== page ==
Pancaking the Pyramid Economy

In 1937, Ronald Coase gave economics something new: a theory for why companies should exist. Oddly, this hadn't come up before. His paper was called "The Nature of the Firm". He wrote it at age 27, as a class assignment in grad school. He based it on a talk he gave at 22. It has since earned him a Nobel prize.

Says The Economist:

Mr Coase argued that firms make economic sense because they can reduce or eliminate the "transaction cost" of going to the market by doing things in-house. It is easier to co-ordinate decisions. At the time, when communications were poor and economies of scale could be vast, this justified keeping a lot of things inside a big firm, so car-makers often owned engine-makers and other suppliers.

In that same piece (a 2013 obituary for Coase), The Economist adds:

Mr Coase's theory of the firm would suggest that firms ought to be in retreat at the moment, because technology is lowering transaction costs: why go to the bother of organising things under one roof when the internet lowers the cost of going to the market?

Could be that Coase has an answer for that one too. In a 2012 interview with Russ Roberts on the EconTalk podcast, when Coase was 102 years old, he said, "It's not possible to study how things are dealt with without realizing the importance of the stupidity of human behavior."

Perhaps that's why Hugh MacLeod (aka @gapingvoid) in 2004 produced the cartoon shown in Figure 1 outlining his own model for the firm.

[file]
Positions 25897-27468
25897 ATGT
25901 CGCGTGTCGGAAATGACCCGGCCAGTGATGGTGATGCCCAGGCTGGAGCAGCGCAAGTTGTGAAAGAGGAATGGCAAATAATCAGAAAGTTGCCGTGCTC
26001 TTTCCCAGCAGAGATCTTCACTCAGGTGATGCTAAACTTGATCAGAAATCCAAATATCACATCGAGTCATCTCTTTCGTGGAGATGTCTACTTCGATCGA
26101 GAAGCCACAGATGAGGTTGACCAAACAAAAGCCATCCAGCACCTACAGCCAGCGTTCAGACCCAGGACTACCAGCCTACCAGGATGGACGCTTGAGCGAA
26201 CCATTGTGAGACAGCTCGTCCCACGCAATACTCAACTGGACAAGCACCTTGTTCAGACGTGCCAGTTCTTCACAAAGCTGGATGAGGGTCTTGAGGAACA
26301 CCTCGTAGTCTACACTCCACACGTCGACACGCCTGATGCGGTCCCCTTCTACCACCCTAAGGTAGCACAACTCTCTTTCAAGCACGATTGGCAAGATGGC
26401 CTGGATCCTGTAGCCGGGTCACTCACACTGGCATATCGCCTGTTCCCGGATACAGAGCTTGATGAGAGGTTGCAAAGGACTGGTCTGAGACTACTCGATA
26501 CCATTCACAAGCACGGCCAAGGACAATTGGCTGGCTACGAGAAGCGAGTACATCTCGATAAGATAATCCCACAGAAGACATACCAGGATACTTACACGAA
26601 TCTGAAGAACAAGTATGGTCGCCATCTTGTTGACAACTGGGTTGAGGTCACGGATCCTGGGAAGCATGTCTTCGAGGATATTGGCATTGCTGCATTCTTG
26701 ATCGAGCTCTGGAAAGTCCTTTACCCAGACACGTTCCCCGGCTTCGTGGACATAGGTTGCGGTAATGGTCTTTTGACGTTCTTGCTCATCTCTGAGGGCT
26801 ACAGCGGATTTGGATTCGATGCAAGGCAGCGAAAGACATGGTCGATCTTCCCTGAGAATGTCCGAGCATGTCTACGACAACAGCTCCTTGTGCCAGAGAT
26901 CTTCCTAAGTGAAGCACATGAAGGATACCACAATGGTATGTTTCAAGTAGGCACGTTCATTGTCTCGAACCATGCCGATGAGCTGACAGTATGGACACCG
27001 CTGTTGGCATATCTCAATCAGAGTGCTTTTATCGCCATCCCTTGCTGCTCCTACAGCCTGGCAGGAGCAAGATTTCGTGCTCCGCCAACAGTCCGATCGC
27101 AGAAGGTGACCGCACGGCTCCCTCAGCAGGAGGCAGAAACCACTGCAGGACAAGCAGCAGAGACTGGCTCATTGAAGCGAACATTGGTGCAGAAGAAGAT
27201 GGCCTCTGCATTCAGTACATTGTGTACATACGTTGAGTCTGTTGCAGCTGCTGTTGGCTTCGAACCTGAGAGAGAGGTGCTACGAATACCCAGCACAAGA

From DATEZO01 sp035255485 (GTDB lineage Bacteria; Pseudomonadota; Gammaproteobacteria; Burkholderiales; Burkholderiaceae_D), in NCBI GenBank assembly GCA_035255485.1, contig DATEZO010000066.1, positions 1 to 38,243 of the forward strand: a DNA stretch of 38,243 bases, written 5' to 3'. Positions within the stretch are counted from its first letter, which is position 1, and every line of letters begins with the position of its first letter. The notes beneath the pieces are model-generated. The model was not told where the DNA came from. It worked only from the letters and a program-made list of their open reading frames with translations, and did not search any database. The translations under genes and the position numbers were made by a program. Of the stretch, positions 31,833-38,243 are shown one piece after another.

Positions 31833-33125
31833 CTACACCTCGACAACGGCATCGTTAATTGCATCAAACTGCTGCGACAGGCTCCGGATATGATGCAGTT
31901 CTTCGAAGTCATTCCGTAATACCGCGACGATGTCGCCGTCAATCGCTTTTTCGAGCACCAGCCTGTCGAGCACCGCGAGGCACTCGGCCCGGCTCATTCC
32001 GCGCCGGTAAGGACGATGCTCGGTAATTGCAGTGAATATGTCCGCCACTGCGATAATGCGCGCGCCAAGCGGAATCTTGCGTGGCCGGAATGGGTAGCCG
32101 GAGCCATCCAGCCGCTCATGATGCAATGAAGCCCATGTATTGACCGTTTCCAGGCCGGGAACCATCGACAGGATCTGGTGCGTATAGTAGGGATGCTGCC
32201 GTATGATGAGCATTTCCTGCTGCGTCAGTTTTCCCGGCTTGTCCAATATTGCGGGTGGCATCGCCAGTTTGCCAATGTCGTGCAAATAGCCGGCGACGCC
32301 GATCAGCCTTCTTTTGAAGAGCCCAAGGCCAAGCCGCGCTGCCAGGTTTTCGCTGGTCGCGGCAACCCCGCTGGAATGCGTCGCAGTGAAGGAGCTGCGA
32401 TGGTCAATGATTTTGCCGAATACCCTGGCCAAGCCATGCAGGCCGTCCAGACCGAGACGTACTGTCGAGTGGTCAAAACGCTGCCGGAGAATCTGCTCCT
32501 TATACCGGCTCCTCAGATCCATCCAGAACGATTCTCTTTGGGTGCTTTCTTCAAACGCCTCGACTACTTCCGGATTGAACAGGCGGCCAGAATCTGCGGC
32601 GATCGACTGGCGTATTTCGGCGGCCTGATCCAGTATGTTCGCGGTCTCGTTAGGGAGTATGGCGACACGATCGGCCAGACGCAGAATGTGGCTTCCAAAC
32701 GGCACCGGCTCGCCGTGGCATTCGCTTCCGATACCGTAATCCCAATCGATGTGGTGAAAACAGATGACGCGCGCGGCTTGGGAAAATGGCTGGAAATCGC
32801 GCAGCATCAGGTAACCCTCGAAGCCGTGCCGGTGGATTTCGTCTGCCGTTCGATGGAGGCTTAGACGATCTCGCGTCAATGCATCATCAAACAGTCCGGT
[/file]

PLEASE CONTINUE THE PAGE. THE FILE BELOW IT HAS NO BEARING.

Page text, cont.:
Figure 1. Cartoon by Hugh MacLeod (aka @gapingvoid) from 2004 that outlines his own model of the firm.

That same year, Hugh and I brainstormed the future of business for a (now gone) open-source company we both consulted. As happens with Hugh, this generated lots of great illustrations. Figure 2 shows Hugh's drawing of a company like the one above, embodying what he called "egology".

Figure 2. Hugh MacLeod's drawing of a company embodying "egology" from 2004.

Figure 3 shows what we both saw happening, inevitably.

Figure 3. Hugh MacLeod's Drawing of the Internet Ecology

That ecology was, and remains, the internet. The lines and dots in Figure 3 are employees and customers, all more native to the networked world than to any employer or "brand".

"The Internet is nothing less than an extinction-level event for the traditional firm", writes Esko Kilpi in his new book, Perspectives on new work. That's because, as Vint Cerf puts it in the forward, Esko sees "a new kind of workforce" that will be "more independent and inter-dependent than workers of the past", thanks to the net. Before the net, full independence and inter-dependence for workers was hard or impossible. Now it is becoming necessary.

Work also happens on the demand side of the marketplace, where the customers are. That's us. We far outnumber the companies we sustain with our money and our sentiments. When we become fully independent and inter-dependent, we will cease being grass roots and instead become forests of trees. And when that happens, companies on the supply side must adapt or get composted.

Adaptation will require making the most of everybody who is both independent and inter-dependent: workers on the inside and customers on the outside. No more losers working for sycophants and sociopaths. And no more consumers content with being captive in silos and walled gardens. If your company continues to look toward customers as just "consumers" to "target", "capture", "acquire", "manage", "control" and "lock in", you're manure.